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massage therapy musings &
persistent pain ponderings

5 Helpful Things to Say to People with Chronic Pain

black and white photo of a women placing her hand on another women's shoulder to show support

When we care for someone with chronic or persistent pain, sometimes we just don't know what to say. Their experience of pain can be anywhere between annoying and frustrating to debilitating and life-changing.

Since we have no magic fix-it wand to reach for, we usually reach for whatever floats to the top of our desperate-to-make-something-better mind: a cheesy line from a movie; a sappy greeting card message, a knee-jerk cliche just to fill the air.

Anything to replace aching silence of helplessness with vague certainty and optimism.

Even with the best of intentions, those words can fall flat, backfire, or even harm. Which is why I wrote the post 5 Unhelpful Things to Say to Someone in Chronic Pain. This second post is the follow up, featuring examples of helpful things to say.

After ten years of working with chronic pain clients, hearing their stories, and messing up a time er two myself, here's what I've learned are some of the most helpful things to say.

* * *

I'd love to send X, or do Y, can I email you about it, and you can let me know later?

So often we really want to DO something. And often, those in chronic pain really can benefit from us DOING something. But, timing is everything.

Especially early on in a diagnosis, injury, medication change, or surgery... things can get really overwhelming really quick. Your loving support may be needed and appreciated, but try not to push it or add to the overwhelm.

If you ask what they need, they might not know. If you ask what they want, they might not know. A good strategy may be to ask if you can send them an email, text, or direct message about it, and they can let you know later.

Give them a bit of time and breathing room to decide. And the grace to also just let that offer slide.

Note: Some conditions and medications may include side effects regarding memory and ability to focus. So if you're worried your loved one might have forgot about your offer, set a reminder to follow up with something like: "Hey I'm just following up on this. No biggie if now is not the time or this isn't the kind of support you need right now. No need to reply, I'm just making sure it didn't get lost in all that you've got going on."

I'm on your team.

This sentiment is a helpful reminder of community. It's simple, but so incredibly important as it communicates you're present, willing to put in time and effort, and they are not alone.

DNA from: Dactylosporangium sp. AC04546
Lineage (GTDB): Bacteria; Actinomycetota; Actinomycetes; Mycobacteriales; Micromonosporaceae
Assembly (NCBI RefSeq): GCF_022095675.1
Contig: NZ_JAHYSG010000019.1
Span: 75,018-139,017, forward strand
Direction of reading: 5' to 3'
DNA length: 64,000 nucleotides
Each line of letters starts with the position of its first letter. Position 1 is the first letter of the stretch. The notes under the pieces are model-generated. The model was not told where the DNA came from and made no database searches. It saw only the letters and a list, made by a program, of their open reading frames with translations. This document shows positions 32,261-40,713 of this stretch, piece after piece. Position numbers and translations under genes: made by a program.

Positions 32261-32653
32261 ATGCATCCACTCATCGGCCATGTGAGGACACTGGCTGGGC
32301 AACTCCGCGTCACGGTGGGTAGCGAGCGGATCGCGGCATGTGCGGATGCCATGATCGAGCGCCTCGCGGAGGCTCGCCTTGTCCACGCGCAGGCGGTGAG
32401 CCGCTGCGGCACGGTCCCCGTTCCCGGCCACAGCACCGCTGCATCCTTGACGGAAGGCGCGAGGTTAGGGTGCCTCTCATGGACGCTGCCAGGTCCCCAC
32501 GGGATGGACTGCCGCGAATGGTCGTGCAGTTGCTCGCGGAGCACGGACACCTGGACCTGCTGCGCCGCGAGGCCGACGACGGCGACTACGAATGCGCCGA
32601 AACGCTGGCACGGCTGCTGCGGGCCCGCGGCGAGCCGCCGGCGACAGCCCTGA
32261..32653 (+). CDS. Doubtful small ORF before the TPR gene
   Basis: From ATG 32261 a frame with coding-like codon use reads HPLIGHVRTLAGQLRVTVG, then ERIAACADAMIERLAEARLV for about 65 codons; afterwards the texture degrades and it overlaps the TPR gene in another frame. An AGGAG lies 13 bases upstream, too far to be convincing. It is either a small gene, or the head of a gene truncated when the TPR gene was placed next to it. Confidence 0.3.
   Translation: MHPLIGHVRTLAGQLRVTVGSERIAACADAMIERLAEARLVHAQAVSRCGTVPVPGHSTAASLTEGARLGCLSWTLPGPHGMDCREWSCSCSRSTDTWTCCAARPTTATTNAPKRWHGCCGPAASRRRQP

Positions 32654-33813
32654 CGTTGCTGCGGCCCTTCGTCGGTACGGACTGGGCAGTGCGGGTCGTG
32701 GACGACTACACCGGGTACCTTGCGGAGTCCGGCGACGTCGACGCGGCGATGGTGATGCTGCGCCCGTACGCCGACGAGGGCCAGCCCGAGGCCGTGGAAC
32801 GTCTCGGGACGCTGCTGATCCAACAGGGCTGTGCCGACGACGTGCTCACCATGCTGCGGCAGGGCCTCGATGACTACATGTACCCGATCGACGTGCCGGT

Would you like a hug? May I hold your hand?

Chronic pain can lead to a lot of isolation and decreases in safe, healthy, loving touch. Touch that nearly all of us need and crave.

In addition, the touch they may most commonly feel is that of needle pokes, tests, and exams. Not the good kind.

Ask permission, as that's important. But know that a hug and a hold could mean more to that person than any perfectly crafted words could.

That sounds so damn hard, friend.

Often we shy away from saying the simple truth: living with pain is hard, living with pain is damn hard. And the person living it knows that. We don't spare them any additional strife by recognizing that reality out loud.

In fact, our acknowledgement will likely make them feel truly seen, heard, and felt.

There will be no shortage of cliche, knee-jerk, overly-optimistic sentiment they will receive from all sources. So consider being that person who cuts through the noise. Offer refreshingly honest empathy.

Silence. Just be there.

This is the hardest one. Because we SO want to fill the air. We nearly itch with the intense compulsion to use our words, like if we blather long enough, we'll stumble upon a magic incantation of healing.

But it's okay to just be silent. To just be there. Live and share a moment with them.

Shed tears. Shed expectations.

Hold a hand. Hold open a door. Be occupied by occupying.

Breathe in, and breathe out.

* * *

So that's five helpful things to say. And just in case you need a refresher, revisit 5 UNHelpful Things to Say to Someone in Chronic Pain before you pick out the next Hallmark greeting card.


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Raechel Haller Massage Therapist Holland MI Michigan

Whoa, you made it all the way down to the footer!
And might be wondering... who wrote all these words?
Well hello! My name's Raechel and I'm a massage therapist.

I enjoy researching and writing about pain and wellness; nerding out about sci-fi or Dungeons & Dragons; gardening; sailing; thoughtful conversations; loving my German Sheppard dog; and getting lost in a book. Or two. Or three.

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